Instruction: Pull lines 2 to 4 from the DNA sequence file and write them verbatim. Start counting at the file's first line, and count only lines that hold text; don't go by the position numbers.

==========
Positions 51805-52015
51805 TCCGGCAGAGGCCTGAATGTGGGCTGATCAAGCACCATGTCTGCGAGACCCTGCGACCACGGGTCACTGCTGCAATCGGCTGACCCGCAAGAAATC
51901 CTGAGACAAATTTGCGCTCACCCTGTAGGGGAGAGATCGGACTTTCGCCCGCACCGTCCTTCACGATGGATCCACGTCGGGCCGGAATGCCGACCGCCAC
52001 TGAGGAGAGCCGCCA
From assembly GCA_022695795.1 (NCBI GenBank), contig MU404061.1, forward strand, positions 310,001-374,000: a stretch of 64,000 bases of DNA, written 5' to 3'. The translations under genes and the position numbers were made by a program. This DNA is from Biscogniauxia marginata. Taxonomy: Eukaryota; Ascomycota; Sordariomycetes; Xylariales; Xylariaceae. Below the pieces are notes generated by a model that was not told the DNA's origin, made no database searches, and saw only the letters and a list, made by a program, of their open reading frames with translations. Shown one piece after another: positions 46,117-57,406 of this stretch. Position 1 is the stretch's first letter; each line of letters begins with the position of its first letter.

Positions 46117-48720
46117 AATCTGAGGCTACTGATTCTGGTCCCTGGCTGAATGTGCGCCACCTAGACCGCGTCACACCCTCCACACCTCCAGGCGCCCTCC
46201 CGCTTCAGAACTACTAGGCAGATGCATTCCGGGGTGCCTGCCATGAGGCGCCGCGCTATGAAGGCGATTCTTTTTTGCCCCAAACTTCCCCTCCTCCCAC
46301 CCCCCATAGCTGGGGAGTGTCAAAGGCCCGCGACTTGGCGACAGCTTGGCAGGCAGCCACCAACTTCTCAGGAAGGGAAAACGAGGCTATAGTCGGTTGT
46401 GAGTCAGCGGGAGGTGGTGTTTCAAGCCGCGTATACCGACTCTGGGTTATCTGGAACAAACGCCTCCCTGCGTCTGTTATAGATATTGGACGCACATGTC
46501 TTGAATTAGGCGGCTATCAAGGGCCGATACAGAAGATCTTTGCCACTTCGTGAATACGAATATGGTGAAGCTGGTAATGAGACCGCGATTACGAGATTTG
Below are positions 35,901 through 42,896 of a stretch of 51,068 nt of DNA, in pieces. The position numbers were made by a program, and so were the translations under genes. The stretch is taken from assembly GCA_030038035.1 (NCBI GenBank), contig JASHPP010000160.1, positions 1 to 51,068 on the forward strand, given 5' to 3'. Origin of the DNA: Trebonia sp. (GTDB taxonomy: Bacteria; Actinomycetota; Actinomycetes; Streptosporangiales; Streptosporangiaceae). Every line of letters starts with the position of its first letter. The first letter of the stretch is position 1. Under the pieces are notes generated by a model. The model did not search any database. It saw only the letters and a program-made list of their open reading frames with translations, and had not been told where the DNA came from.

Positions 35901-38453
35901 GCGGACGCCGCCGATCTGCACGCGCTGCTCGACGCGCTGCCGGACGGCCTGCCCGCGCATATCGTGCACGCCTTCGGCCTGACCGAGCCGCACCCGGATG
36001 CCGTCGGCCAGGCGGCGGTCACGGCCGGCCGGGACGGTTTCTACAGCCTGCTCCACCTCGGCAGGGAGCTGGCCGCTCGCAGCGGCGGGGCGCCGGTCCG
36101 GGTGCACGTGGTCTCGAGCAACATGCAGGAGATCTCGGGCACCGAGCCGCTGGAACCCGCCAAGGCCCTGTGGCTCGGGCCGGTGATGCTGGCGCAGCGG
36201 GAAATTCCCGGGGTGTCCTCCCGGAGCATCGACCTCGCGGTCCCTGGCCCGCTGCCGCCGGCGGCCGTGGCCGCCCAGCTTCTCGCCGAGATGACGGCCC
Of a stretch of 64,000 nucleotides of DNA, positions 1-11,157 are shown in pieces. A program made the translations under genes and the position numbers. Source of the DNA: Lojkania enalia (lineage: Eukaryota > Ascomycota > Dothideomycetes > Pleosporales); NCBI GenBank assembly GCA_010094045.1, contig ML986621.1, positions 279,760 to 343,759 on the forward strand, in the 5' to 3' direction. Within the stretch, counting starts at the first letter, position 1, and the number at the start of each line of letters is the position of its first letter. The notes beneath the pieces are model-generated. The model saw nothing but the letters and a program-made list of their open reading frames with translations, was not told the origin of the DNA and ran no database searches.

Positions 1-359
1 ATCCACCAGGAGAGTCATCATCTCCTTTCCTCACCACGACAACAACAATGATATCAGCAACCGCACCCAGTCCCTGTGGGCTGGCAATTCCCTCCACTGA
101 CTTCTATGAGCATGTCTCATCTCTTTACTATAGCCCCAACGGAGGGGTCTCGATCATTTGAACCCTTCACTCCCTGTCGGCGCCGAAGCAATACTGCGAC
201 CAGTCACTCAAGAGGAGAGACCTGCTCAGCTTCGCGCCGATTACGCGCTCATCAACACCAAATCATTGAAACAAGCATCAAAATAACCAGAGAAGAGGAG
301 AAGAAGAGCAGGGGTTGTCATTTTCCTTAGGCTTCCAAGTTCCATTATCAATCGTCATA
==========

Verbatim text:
51805 TCCGGCAGAGGCCTGAATGTGGGCTGATCAAGCACCATGTCTGCGAGACCCTGCGACCACGGGTCACTGCTGCAATCGGCTGACCCGCAAGAAATC
51901 CTGAGACAAATTTGCGCTCACCCTGTAGGGGAGAGATCGGACTTTCGCCCGCACCGTCCTTCACGATGGATCCACGTCGGGCCGGAATGCCGACCGCCAC
52001 TGAGGAGAGCCGCCA